Eliminating single-family zoning and other exclusionary ordinances could have major impacts on housing in some of the country's most unaffordable cities.
California cities are joining a national trend to use upzoning as a tool to increase housing affordability, make neighborhoods more accessible to more people, and fight climate change and urban sprawl. Most recently, the city of Berkeley, the birthplace of single-family zoning in the United States, voted to eliminate exclusionary zoning policies and "reform the city’s general plan with the aim to eliminate widespread bans on apartments and multi-unit residences."
Reporting for Bloomberg CityLab, Laura Bliss writes that recent actions aim to "reduce housing costs as well as to address the racist roots of laws that restrict development to single-family homes," laws which presently cover 82% of residential land in the Bay Area.
Other California cities have similarly rethought their zoning to accommodate more housing. "Last month, the Sacramento city council passed a unanimous decision to allow up to four units on virtually every residential lot. A San Jose task force voted last summer for the city to consider a similar upzoning, and South San Francisco’s city council approved a plan to study the same type of change earlier this week."
In the past, "California politics has favored the status quo preferences of existing homeowners," despite "an estimated shortage of 3.5 million homes" and a massive homelessness crisis. Now, cities are acknowledging the need for policies that allow and encourage the construction of "missing middle housing," multi-unit buildings that increase density and allow more families to afford housing near jobs and transit. The new ordinances also help cities meet the state's housing goals, which calls for more than 1.34 million new units by 2029.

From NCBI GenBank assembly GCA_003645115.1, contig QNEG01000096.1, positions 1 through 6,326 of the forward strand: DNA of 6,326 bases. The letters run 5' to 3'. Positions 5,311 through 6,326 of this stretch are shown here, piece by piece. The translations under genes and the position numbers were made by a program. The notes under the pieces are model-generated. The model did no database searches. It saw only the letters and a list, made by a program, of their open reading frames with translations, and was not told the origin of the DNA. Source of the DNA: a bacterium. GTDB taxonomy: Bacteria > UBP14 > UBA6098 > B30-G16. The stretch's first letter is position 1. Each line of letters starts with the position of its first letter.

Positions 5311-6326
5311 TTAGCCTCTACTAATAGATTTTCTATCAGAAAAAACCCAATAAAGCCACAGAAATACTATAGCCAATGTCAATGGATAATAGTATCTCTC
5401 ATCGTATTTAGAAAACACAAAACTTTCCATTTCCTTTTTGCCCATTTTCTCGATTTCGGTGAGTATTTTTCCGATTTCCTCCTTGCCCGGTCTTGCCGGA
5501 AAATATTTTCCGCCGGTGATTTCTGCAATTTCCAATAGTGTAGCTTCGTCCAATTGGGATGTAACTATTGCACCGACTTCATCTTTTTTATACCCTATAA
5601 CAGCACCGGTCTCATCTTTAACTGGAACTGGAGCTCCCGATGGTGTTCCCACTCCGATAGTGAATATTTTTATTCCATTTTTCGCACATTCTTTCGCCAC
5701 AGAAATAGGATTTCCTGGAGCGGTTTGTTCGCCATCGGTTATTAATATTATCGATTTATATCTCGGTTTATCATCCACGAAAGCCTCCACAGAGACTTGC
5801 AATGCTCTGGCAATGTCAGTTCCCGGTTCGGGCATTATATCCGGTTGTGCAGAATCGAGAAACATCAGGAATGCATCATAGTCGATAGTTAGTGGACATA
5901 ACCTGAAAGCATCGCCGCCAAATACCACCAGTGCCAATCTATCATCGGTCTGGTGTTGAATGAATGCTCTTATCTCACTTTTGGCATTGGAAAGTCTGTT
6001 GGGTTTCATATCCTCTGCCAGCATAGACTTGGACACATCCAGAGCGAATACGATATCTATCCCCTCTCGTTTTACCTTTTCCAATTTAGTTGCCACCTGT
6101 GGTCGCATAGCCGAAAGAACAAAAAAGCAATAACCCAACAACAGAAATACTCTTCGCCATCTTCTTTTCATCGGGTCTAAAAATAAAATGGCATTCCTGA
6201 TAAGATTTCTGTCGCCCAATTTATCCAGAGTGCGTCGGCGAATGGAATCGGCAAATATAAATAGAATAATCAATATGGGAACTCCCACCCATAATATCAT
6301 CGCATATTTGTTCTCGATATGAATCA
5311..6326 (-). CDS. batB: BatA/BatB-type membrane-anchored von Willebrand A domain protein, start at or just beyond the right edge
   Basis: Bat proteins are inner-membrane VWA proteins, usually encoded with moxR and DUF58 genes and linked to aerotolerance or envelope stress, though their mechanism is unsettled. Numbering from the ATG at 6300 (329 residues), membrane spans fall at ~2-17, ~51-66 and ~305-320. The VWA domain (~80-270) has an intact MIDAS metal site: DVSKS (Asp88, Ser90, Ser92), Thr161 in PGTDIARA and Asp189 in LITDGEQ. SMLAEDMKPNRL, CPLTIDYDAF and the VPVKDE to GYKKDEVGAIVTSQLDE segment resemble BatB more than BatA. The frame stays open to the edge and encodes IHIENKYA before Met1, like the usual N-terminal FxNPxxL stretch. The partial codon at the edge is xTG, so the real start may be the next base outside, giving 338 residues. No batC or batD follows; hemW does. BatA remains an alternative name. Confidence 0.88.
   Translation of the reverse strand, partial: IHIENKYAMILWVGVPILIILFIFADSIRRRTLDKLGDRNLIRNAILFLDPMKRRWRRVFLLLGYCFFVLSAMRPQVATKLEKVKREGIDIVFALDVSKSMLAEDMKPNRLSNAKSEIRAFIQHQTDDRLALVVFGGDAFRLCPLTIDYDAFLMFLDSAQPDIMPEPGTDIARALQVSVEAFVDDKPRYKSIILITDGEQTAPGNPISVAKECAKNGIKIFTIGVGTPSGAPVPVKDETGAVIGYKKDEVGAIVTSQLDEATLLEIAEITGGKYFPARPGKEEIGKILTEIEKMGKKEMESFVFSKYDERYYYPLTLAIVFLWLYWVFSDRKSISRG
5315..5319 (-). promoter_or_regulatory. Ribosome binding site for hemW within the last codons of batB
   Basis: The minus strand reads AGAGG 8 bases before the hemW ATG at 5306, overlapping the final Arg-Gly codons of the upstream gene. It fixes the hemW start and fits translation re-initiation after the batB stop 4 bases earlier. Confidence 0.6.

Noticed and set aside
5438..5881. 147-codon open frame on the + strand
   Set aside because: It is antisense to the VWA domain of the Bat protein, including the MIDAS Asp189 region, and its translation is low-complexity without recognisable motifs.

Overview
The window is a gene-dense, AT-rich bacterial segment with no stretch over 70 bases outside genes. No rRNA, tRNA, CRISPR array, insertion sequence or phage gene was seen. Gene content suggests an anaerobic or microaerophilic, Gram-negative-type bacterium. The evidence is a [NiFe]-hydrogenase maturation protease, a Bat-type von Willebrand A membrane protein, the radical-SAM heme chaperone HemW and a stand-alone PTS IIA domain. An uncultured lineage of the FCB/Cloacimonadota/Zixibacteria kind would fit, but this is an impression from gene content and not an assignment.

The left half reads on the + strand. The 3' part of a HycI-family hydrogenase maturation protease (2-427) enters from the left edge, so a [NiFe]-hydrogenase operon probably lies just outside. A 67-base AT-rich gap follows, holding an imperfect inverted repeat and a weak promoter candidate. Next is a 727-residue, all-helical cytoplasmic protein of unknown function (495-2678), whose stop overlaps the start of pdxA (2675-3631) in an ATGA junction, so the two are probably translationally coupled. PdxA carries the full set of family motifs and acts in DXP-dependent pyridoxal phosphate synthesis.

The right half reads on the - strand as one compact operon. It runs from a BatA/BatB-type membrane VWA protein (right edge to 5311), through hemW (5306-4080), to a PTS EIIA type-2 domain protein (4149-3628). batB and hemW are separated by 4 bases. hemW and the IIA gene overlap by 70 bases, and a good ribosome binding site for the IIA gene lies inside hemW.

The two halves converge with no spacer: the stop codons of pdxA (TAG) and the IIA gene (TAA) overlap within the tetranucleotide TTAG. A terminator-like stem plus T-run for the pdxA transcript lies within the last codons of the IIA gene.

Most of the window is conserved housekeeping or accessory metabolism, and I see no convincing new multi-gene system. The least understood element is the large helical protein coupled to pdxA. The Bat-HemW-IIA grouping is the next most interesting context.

While proponents caution that upzoning "shouldn’t be seen as a silver bullet" and requires "complementary policies such as tenant protections and direct public investments," the tide is turning on exclusionary policies that have paralyzed housing production and worsened the housing crisis in California.
The media reaction to the recent reforms proposed in California cities has been far reaching. Farhad Majoo writes that Berkeley has "beaten the NIMBYs" in an opinion column for the New York Times. Skeptics are also taking to media, as noted in a previous Planetizen post and as expressed by some of the background and soundbites in an article by J.K. Dineen for the San Francisco Chronicle. An article by Louis Hansen for The Mercury News does a comprehensive job of detailing the politics and history leading to this groundbreaking moment in planning history.
And it's worth noting that California isn't the only state where local governments are pushing for zoning reform. Connecticut, too, is making news for a burgeoning reform movement.
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